Moral implementation consists of carrying out a moral decision. In the professions, moral implementation is typically social, involving interpersonal interaction between clients, peers, colleagues, superiors or others in the community including adversaries. Elements of morality are reflected in interpersonal relationships through demonstrating respect for others, being fair, showing concern for others’ well being, taking responsibility for one’s errors or misjudgments; or taking risks to contribute to the greater good. Moral implementation involves informing, persuading, or negotiating with others with respect to the moral dimensions of problems. It may involve sustained efforts over time to address a problem in society or to build trust in situations torn by conflict. Perseverance, creative problem solving and resistance in conforming to corrupt peers or authority are also important in moral implementation.

B. The Ethics of DutyABA accreditation standards direct law schools to provide each student with instruction on “the history, goals, structure, values, rules and responsibilities of the legal profession and its members.” This includes “instruction in matters such as the law of lawyering and the Model Rules of Professional Conduct.” Of course, required instruction on the law of lawyering and the professional rules of ethics does not mean that a student or lawyer has internalized and committed to the ethics of duty. However, disciplinary authorities, judges, malpractice litigation exposure, and law firm or department risk management programs all provide some external check on lawyer compliance with the ethics of duty. Risk management, properly conceived, actually includes both the ethics of duty and the ethics of  aspiration. C. The Ethics of AspirationThe accreditation standards go beyond instruction on the law of lawyering and the ethical rules to require instruction on the “values” and “responsibilities” of the profession. The standards do not further define values and responsibilities, but in this context, the words mean the core principles and ideals that guide the profession and its members. The core principles and ideals apparent in the ABA and Conference of Chief Justice professionalism reports and the ABA Model Rules are: • Competent representation, including reasonable diligence and reasonable  communication with the client;• Loyalty to the client;• Confidentiality of client information;• Zealous advocacy on behalf of the client, constrained by the officer of the  legal system role;• Independent professional judgment;• Peer review to hold other lawyers accountable for meeting the ethics of duty  and to encourage them to realize the core principles and ideals of the  profession;• Self-restraint where self-interest in sustainable profitability is balanced with  devotion to the client and the public good;• Public service;• Respect for the legal system and all persons involved in the legal system;• Commitment to seek and realize excellence at both the skills of the  profession and the other core principles and ideals of the profession;• Integrity;• Honesty; and,• Fairness.7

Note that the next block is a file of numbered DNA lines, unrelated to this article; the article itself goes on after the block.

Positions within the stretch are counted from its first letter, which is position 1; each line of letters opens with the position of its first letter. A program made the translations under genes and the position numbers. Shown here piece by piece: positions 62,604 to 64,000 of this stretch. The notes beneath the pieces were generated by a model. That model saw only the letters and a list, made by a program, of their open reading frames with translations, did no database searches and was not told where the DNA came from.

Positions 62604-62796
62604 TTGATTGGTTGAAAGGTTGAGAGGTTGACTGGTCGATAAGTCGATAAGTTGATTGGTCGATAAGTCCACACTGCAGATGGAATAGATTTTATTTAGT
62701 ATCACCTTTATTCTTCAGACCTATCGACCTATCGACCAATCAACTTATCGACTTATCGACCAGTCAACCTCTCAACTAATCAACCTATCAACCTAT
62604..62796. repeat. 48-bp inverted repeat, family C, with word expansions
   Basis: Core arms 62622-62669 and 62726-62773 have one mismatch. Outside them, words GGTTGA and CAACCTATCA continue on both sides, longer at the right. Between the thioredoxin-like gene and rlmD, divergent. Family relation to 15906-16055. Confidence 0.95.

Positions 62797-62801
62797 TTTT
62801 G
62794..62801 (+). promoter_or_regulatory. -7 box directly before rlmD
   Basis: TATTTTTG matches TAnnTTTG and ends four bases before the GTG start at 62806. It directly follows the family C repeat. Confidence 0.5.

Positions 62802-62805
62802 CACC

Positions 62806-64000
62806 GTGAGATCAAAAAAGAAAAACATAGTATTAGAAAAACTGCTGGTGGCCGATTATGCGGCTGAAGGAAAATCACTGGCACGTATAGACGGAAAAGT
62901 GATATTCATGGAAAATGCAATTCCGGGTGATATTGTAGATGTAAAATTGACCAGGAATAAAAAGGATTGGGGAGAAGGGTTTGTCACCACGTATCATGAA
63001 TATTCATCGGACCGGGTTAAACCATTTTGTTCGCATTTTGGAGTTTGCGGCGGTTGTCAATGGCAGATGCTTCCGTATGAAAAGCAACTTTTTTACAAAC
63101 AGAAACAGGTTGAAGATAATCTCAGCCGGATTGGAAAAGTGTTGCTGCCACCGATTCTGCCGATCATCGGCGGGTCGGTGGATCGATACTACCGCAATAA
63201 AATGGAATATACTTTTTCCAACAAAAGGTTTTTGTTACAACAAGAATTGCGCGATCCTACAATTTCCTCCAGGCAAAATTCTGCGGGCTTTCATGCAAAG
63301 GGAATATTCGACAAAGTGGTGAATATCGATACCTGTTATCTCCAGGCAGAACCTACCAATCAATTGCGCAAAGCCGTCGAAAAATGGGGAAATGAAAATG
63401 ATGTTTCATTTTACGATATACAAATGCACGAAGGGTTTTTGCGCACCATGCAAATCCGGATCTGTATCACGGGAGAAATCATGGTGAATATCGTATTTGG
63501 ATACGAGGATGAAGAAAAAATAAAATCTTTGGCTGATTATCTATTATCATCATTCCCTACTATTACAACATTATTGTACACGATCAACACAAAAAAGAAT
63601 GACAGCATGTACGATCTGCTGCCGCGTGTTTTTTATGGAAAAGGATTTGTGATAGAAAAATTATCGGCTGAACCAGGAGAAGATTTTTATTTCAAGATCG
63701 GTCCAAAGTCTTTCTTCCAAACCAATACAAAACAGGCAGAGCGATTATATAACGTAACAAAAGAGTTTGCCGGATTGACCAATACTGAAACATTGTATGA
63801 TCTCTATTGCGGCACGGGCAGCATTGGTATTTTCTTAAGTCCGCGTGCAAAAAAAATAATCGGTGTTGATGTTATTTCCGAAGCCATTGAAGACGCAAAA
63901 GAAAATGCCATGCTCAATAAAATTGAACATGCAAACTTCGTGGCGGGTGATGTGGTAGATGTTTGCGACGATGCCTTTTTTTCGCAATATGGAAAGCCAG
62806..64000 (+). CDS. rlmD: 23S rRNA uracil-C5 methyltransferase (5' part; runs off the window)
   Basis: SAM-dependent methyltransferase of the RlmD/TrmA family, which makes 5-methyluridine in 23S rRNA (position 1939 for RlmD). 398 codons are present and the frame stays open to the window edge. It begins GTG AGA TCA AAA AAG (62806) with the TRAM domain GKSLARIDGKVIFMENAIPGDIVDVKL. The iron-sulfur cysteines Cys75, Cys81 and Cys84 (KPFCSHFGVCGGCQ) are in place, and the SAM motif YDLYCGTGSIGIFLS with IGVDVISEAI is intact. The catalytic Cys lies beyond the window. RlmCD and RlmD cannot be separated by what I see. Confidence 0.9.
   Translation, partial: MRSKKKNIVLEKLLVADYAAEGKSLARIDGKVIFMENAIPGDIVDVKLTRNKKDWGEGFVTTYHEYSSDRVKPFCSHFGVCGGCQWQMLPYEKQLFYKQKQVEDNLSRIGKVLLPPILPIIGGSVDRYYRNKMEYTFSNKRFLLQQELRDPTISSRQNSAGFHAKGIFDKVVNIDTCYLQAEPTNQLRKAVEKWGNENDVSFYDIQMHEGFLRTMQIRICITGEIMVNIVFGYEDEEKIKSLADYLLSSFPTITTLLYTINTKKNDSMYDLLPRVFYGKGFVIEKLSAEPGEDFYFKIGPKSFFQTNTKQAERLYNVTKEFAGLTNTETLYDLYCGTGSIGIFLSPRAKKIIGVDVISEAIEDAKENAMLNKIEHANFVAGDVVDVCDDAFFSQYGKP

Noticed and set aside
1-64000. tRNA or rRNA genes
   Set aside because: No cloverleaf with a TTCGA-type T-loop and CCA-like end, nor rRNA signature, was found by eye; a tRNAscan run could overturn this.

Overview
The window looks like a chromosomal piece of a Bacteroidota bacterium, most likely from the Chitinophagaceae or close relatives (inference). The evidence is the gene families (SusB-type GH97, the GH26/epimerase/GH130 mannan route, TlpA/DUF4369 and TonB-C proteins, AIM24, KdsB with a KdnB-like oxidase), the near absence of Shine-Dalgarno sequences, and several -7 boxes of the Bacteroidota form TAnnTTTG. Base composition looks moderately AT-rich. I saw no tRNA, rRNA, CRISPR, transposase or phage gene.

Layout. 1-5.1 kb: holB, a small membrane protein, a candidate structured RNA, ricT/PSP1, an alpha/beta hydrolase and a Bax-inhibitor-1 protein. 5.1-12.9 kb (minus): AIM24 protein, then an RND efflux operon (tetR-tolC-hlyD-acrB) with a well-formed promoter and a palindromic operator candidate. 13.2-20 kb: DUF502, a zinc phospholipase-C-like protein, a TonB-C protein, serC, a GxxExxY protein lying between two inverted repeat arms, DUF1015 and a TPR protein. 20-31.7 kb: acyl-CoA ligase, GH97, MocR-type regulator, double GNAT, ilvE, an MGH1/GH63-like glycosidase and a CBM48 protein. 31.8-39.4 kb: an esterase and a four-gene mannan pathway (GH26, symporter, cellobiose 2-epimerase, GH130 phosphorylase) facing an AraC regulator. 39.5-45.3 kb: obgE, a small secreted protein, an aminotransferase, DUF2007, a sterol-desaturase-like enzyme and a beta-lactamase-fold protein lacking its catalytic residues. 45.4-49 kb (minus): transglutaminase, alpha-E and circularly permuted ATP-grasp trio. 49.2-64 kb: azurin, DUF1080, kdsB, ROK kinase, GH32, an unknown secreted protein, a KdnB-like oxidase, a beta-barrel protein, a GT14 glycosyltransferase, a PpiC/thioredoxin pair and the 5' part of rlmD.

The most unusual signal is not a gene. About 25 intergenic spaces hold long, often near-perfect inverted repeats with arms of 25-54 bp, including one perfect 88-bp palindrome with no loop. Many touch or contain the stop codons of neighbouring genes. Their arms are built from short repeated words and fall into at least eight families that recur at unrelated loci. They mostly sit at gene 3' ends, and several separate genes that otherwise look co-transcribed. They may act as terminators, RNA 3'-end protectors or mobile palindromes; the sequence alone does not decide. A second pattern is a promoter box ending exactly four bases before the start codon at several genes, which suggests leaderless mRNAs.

D. Synergistic and Developmental NatureIn our model, the foundation of professionalism is the individual’s perceptual, reasoning, motivational and implementation capacities related to moral issues or personal conscience – an analog to Rest’s model of moral behavior. Personal conscience refers to a constellation of psychosocial moral capacities that can continue to develop across the lifespan. Integration of personal conscience with the ethics of duty and the ethics of aspiration spurs growth that results in professional effectiveness.